Ecotip Woman In Science Profile: Katherine Richardson

by Sabrina Heerema | Published: 02-Feb-22 | Last updated: 01-Feb-22 | Tags : Arctic partners research scientist woman | category: STORY

As part of our celebratory countdown to the UN’s International Day for Women and Girls in Science, we are highlighting the work of Katherine Richardson, Professor at the University of Copenhagen’s Globe Institute. She studies interactions between climate and ocean ecosystems and biodiversity with a focus on plankton.



Katherine on a research cruise on the Icelandic Arni Fridriksson ship in the Irminger Sea in June 2021. Samples of phytoplankton were collected for eDNA analysis from throughout the water column in order to quantitatively describe the composition of sinking material. The results will be used to “sea truth” the trait-based modelling work in ECOTIP. Photo: Professor Katherine Richardson


What is it like being a woman in Arctic science?

Being a woman scientist in the Arctic is no different from anywhere else – but the underrepresentation of women in general and especially in leading positions is a problem because Arctic and marine science often requires that you remove yourself from society in general for field expeditions. This thrusts you into an “artificial” community that lacks role models for women (and “same-sex confidants” for women leaders).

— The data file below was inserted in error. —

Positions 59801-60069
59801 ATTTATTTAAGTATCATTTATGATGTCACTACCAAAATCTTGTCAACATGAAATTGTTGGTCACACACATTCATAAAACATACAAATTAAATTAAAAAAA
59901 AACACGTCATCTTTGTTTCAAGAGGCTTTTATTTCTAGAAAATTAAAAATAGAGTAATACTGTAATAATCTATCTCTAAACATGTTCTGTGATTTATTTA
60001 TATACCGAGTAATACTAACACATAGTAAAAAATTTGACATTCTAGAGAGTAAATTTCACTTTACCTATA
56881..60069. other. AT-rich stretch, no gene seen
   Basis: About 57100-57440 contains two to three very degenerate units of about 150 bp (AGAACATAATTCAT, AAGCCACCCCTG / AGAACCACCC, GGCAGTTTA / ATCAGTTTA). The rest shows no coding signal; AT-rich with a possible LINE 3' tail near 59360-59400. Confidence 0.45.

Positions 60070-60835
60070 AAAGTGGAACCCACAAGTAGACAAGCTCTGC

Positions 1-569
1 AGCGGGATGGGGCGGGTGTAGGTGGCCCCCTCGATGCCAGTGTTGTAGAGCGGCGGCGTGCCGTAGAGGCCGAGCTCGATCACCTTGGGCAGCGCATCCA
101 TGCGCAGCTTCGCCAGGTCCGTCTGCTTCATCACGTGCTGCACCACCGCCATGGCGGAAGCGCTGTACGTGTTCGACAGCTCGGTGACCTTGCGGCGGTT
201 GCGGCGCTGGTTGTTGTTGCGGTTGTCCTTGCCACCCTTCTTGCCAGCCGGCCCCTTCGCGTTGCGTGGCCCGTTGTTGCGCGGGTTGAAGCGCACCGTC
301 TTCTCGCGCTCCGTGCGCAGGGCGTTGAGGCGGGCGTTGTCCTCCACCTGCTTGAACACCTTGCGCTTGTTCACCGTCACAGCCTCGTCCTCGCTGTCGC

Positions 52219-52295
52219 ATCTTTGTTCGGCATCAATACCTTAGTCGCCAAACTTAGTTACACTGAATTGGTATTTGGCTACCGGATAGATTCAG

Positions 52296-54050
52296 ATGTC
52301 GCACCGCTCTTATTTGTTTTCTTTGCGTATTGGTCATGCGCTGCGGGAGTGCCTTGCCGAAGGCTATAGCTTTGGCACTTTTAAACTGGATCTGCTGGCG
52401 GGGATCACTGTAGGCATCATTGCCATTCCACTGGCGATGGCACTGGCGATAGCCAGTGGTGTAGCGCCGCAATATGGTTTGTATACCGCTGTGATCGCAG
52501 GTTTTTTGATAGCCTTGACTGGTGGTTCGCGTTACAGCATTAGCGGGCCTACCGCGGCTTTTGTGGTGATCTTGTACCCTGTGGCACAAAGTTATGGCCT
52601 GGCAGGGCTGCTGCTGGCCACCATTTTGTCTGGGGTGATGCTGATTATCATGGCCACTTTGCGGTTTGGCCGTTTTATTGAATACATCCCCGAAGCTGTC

How do you think that science is enriched by your perspectives?

I am convinced that my approach to science enriches the work that I do, although I am not convinced that it is because I am a woman. Nevertheless, it is possible that my  simultaneously being a wife, mother, professional, and running a household has trained me well in terms of keeping many balls in the air at the same time – a critical talent if you are to succeed in science.


What challenges have you faced as a female scientist?

When I started, women were either not allowed or not welcome on research ships. On my first cruise, the cook banged a knife against the bulkhead the entire time I was in the mess as it was bad luck to have women onboard. I never achieved my dream of coming to the Antarctic as I was based in Britain and at that time, the British Antarctic Survey did not take women. They did take booze, however. The Americans took women but no booze and I have heard I missed some good parties.


I also know for certain that I did not get a job I applied for because I am a woman, because the person responsible for the decision later told me. Discrimination is not so obvious today as it was when I started but more insidious and harder to call out. Nevertheless, it is just as damaging and wrong as it was when I started in this field.

You can follow Katherine on Twitter @KrichardsonC